I was surprised the first time I went into OPT and saw how small the showroom was. The internet has actually allowed some of the these companies to grow substantially while only having to pay for more warehouse space rather than showroom space and the accompanying overhead. There use to be 3 brick and mortor dealers here in the Phoenix area. The only one that survives today is a semi-retired gentleman that owns his very old building and is only open 4 afternoons a week and this is in a part of the country generally considered very good for astronomy.

In this economy particularly, having a showroom and the associated overhead and employee costs is pretty much a non-starter. For those with big wallets to start with, it is easier and more economical to concentrate on the internet and work out of a warehouse. For those of us who are smaller, it is easier to concentrate on providing custom solutions to fit exact needs and rely on drop shipping many things rather than stocking.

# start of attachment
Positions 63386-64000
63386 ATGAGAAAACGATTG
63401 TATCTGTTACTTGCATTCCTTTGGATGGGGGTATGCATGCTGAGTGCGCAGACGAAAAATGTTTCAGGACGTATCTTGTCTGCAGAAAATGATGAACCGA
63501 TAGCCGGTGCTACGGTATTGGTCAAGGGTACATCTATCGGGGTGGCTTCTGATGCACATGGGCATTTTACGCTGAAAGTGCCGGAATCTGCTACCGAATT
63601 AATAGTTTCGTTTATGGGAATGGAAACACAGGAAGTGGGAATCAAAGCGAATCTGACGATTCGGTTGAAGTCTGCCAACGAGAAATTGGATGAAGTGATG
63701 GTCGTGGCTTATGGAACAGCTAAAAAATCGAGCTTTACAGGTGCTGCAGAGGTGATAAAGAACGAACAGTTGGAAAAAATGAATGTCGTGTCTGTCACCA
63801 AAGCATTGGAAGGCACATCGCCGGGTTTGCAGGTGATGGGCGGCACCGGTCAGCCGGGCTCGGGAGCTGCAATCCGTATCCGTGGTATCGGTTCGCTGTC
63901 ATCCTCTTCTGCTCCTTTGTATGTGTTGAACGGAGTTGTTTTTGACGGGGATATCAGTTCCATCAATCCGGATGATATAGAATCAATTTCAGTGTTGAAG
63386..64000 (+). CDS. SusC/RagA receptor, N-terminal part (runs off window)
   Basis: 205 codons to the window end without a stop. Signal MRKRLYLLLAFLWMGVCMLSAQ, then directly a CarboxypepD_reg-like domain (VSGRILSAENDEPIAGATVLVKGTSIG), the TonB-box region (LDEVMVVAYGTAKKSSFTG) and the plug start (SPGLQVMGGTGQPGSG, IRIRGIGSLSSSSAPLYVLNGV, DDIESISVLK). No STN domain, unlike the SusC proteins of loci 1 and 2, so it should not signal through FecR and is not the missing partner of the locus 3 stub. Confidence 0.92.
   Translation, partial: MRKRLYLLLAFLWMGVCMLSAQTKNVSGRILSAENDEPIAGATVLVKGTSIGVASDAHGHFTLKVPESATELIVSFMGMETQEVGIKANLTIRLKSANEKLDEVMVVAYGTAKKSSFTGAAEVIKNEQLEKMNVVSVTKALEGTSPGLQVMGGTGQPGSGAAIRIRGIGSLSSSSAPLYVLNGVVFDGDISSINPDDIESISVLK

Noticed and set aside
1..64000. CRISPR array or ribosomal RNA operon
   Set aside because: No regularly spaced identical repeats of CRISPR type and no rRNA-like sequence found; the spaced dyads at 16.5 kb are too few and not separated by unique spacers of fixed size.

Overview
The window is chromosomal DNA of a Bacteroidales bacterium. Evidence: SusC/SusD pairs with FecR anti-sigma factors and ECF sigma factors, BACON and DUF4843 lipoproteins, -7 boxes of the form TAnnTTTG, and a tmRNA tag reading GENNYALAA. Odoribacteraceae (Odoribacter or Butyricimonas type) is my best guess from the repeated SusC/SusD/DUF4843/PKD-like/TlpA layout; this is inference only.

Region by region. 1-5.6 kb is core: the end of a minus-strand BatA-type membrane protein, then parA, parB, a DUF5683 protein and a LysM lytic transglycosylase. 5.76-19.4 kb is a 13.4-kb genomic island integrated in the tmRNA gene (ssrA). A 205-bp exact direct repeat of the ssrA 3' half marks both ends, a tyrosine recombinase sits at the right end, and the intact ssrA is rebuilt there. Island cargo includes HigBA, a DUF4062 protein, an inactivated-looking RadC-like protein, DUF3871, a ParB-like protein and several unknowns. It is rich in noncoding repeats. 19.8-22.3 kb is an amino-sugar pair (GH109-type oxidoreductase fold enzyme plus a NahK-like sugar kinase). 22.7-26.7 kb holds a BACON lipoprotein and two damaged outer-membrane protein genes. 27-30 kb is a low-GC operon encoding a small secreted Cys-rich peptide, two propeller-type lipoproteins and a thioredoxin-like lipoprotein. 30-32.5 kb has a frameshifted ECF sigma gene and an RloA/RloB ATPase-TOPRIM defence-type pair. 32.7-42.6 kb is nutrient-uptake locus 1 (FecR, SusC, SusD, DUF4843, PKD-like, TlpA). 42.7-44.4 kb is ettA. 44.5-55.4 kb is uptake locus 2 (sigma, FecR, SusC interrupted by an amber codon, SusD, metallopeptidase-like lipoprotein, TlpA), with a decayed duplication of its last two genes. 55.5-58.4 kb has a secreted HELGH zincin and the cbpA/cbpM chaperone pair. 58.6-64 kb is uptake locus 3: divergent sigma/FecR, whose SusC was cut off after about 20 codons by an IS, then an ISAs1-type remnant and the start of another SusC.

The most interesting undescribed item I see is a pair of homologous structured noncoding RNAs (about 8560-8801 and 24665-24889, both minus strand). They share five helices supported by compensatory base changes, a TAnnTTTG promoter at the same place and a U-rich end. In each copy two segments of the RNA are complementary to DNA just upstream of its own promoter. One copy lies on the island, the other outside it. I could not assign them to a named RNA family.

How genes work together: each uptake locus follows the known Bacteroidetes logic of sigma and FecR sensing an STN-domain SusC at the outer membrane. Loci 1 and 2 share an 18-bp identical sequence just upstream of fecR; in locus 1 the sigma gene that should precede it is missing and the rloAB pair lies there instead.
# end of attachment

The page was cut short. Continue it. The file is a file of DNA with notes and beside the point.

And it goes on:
It is disappointing to not be able to put hands on to equipment that often benefits from being able to see and touch it before buying, but those days are mostly gone and will not likely return. Many small shops are gone and even some large ones and by all indications we could even loose one of the big manufacturers. Times are still tough out there. I just happy that this hobby perseveres as well as it does.

#16 Footbag

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Posted 17 January 2013 - 10:31 AM

I really think there needs to be a way for ALL internet sales to be sales-taxed to give brick-and-mortar a fighting chance. Perhaps something as simple as a 5% tax on everything, distributed to the states.